August 24, 2009

What's in a Name?

"That which we call a rose by any other name would smell as sweet." So says Shakespeare. And perhaps it would. Perhaps a person, by any other name, would feel as happy. Perhaps the person named "lower" or "second-class" would have just as much self-esteem as one titled "beautiful" or "upper-class." But- I doubt it...

The idea that different names don't change the true essence of an object may be valid. But different names do change the way we view that object, or that person, or that institution... And the way others view us can change our lives. This is because we humans are fragile. We wish to belong, to be accepted, to be loved for who we are. If we are separated from the crowd, we feel hurt. Degraded. Lost.

This is why the word "marriage" is so important.

Some say that a civil union is equal to a marriage. Economically, perhaps this could be so, assuming people entering into civil unions were granted the same rights as married couples. But socially? Truly? Separate but equal is never equal.

Dignity. Pride. Happiness. This is what's in a name. Why is there any reason for us to deny gay and lesbian couples the use of the world "marriage"? The only difference it would make is their happiness... and why deny them that? According to, yes, Thomas Jefferson himself, the pursuit of happiness is their right.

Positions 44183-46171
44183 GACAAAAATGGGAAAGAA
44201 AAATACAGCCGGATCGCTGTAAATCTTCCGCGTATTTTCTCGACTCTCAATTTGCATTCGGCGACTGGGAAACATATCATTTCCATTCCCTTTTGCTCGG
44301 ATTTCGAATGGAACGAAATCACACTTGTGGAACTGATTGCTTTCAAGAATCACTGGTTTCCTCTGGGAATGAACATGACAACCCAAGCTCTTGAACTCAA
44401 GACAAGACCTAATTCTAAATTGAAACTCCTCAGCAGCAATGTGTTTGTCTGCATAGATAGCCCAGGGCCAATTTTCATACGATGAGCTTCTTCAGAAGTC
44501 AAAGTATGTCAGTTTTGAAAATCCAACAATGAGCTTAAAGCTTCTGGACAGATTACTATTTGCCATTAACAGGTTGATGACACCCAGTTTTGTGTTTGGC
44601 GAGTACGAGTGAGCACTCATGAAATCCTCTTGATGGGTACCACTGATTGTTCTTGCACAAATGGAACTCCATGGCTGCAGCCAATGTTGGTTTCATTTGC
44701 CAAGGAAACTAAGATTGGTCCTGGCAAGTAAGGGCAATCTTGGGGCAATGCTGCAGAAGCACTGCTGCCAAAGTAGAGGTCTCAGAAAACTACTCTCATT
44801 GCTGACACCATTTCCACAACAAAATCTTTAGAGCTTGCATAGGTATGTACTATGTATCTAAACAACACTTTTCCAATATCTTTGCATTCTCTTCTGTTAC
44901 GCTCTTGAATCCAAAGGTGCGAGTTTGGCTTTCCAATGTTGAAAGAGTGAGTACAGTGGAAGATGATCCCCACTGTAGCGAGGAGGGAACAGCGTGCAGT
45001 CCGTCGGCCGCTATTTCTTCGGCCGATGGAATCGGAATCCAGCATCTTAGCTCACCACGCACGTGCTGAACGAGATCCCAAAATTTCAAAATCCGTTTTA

That is something you can't change, no matter how many words you say...


  1. rideabicycle10:48 PM

    You are taking your concept of "the Pursuit of Happiness" from just those words alone.

    The full passage from the Declaration of Independence:
    "We hold these Truths to be self-evident, that all Men are created equal, that they are endowed by their Creator with certain unalienable Rights, that among these are Life, Liberty, and the pursuit of Happiness—-That to secure these Rights, Governments are instituted among Men, deriving their just Powers from the Consent of the Governed"

    Consent of the Governed. The Government legislates on behalf of the people. In this case, as I have demonstrated via national polling data, there is clearly no consent.

  2. Ride can you reiterate what you wrote please I don't understand what you wrote.
    Laura, does the word "marriage" determine happiness or should happiness already exist before it?


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  4. rideabicycle1:19 AM


    The author argues that denial of homosexuals the right to marry is inconsistent with the "inalienable right" to pursue happiness as asserted in the Declaration of Independence.

    I contend that she is forming her argument without considering the entire passage, which states that Government, which is created to ensure such a right, derives its power from "the Consent of the Governed."

    Essentially, what I'm saying is that the Federal Government may legislate only in accordance with the wishes (Consent) of Americans (the Governed).